UW-Eau Claire students are prime candidates to fill positions in frac sand mining because of the extensive opportunities for student research provided at the university, Syverson said.
"More than half of our geology majors participate in collaborative research with faculty," Syverson said. "They collect data, look at samples, crunch the data and present their findings. Many students have been published in professional journals or proceedings volumes. This gives our students experiences not found in other undergraduate programs, and it provides our students with an advantage for any number of jobs or graduate school. For our faculty to be doing real collaborative research with our geology undergraduate students is amazing and unique to UW-Eau Claire."
Dr. Katherine Grote, an associate professor of geology and a member of the Eau Claire County Groundwater Advisory Committee, said the UW-Eau Claire geology program's hydrogeology emphasis also is an important aspect in educating students because it prepares them for work in groundwater and groundwater protection.
"Students learn to predict how groundwater moves through the subsurface, how groundwater can be safely extracted, and how groundwater extraction affects neighboring wells and surface water," Grote said. "They also learn how to track contaminated groundwater and remediate contamination. The hydrogeology courses provide students with labs where they get real-life experience working in the field, performing groundwater modeling and sharpening their computer skills.
"Mining companies hire hydrogeologists to do permitting, develop reclamation plans, manage groundwater usage during mining and processing, and ensure groundwater isn't harmed by mining activities. Employers in the area have commented favorably on the high level of knowledge our students possess."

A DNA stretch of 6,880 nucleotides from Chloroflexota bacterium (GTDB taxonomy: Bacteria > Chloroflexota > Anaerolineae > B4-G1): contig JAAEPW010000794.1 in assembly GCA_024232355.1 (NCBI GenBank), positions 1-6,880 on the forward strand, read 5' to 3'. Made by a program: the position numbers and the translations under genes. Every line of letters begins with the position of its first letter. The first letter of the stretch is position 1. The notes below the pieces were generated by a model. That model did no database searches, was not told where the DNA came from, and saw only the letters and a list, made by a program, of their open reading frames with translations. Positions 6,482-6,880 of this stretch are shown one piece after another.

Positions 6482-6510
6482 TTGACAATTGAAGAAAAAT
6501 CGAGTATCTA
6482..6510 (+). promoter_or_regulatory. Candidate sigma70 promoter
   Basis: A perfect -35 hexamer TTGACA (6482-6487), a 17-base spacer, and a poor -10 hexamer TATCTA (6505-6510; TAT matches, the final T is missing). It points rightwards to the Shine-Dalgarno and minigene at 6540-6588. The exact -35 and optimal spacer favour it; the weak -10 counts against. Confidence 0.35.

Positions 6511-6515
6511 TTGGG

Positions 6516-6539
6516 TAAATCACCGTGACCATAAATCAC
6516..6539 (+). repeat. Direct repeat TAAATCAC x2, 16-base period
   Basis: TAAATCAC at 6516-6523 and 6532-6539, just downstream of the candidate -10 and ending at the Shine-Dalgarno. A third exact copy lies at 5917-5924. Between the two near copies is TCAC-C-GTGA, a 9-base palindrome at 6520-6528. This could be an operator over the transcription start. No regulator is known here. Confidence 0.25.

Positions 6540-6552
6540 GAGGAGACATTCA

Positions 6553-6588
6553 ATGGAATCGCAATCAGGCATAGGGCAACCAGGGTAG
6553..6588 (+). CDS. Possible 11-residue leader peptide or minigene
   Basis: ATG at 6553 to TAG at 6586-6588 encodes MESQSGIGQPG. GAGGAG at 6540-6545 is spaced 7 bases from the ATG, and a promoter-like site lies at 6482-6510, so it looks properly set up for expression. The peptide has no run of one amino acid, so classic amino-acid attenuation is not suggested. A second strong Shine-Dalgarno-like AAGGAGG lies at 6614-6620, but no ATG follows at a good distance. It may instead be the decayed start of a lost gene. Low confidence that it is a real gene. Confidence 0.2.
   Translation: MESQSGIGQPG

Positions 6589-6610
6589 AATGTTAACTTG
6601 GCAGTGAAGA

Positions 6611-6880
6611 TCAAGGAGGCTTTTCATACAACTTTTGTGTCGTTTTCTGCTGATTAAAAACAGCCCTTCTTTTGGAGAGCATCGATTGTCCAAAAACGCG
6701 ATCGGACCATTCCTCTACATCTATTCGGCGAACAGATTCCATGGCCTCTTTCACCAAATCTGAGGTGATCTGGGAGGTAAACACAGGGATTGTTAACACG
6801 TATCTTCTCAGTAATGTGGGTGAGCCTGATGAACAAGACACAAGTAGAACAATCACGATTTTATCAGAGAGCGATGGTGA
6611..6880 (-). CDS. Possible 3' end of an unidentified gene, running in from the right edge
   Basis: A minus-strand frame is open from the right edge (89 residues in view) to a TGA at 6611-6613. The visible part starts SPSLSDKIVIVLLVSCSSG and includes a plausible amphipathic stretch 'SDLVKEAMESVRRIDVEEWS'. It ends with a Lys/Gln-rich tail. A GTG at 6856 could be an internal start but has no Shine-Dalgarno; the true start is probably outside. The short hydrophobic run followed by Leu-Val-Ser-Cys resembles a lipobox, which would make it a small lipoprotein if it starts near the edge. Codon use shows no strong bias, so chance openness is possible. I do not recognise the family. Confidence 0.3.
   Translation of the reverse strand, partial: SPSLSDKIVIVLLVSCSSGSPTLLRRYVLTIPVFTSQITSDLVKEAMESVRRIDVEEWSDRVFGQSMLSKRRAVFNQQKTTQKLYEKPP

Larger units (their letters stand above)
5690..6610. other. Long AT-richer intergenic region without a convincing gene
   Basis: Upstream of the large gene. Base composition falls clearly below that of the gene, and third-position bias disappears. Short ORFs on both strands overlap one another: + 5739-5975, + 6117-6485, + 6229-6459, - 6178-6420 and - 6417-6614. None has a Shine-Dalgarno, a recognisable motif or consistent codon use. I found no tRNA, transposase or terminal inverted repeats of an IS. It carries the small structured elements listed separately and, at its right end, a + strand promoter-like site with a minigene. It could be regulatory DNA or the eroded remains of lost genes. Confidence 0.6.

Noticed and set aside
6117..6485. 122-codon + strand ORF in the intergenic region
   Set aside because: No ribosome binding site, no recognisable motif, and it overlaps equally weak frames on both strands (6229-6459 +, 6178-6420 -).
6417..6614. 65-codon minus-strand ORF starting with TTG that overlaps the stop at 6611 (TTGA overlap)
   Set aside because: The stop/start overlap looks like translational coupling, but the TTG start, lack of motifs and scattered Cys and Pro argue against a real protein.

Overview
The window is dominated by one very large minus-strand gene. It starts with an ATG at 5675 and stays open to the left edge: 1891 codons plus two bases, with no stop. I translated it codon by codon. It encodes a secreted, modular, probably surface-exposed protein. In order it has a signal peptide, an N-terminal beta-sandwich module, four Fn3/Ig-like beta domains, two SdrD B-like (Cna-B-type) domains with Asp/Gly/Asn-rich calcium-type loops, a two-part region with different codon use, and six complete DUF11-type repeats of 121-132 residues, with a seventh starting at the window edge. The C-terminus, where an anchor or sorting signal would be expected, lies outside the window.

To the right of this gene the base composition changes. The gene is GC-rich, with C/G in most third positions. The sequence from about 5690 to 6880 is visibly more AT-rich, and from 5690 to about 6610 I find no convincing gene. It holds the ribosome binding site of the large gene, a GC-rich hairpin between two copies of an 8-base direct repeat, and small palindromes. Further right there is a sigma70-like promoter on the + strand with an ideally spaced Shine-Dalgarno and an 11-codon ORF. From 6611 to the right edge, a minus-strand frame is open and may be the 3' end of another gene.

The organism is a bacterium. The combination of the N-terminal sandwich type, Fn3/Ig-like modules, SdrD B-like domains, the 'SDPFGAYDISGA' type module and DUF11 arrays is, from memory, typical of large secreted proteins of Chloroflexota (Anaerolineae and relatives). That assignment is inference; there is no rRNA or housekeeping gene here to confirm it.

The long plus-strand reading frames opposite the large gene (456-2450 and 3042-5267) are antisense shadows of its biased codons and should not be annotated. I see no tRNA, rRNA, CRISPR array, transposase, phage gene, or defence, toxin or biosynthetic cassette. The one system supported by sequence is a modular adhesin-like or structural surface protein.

Grote also said many of UW-Eau Claire's hydrogeology graduates are taking jobs in the DNR, monitoring frac sand mining by reviewing frac mine applications, monitoring the installation of wells and monitoring environmental compliance for mining and processing operations.
Lierman's undergraduate research experience at UW-Eau Claire was instrumental in her eventual employment in the frac sand industry. As an undergraduate researcher in UW-Eau Claire's Materials Science Center, Lierman worked on silica sand samples from Cardinal Glass Co. in Menomonie, which was trying to find a mine in the area so they wouldn't have to ship sand in from farther away.
"That really helped jump-start my career," Lierman said. "I also learned a lot of valuable field skills and techniques for taking good notes and a little about survey work, which is something I also do for our company."
The many skills she acquired as an undergraduate helped her get a start in the industry at Fairmount Minerals, Lierman said.
"I had the chemistry background they were looking for in a laboratory technician to lead the lab in Menomonie," Lierman said. "I helped them set up their calibration curves, develop calibration standards and calibrate their equipment. I had a lot of knowledge that the average student just walking in off the street with a geology degree wouldn't have because of the great research opportunities at UW-Eau Claire."
Lierman's employer, Preferred Sands, relies on the Materials Science Center to do sample testing because of its quality analyses, quick turnaround time and competitive costs, she said.
"I continue to be impressed with the scientists who work in the Materials Science Center," Lierman said. "I know their capabilities and they really work with you to get to what you're after from their testing. It's been a positive experience for us at Preferred Sands, and the students in the lab are getting a valuable learning experience, which provides the workforce with more experienced workers to sustain the booming frac sand industry in Wisconsin."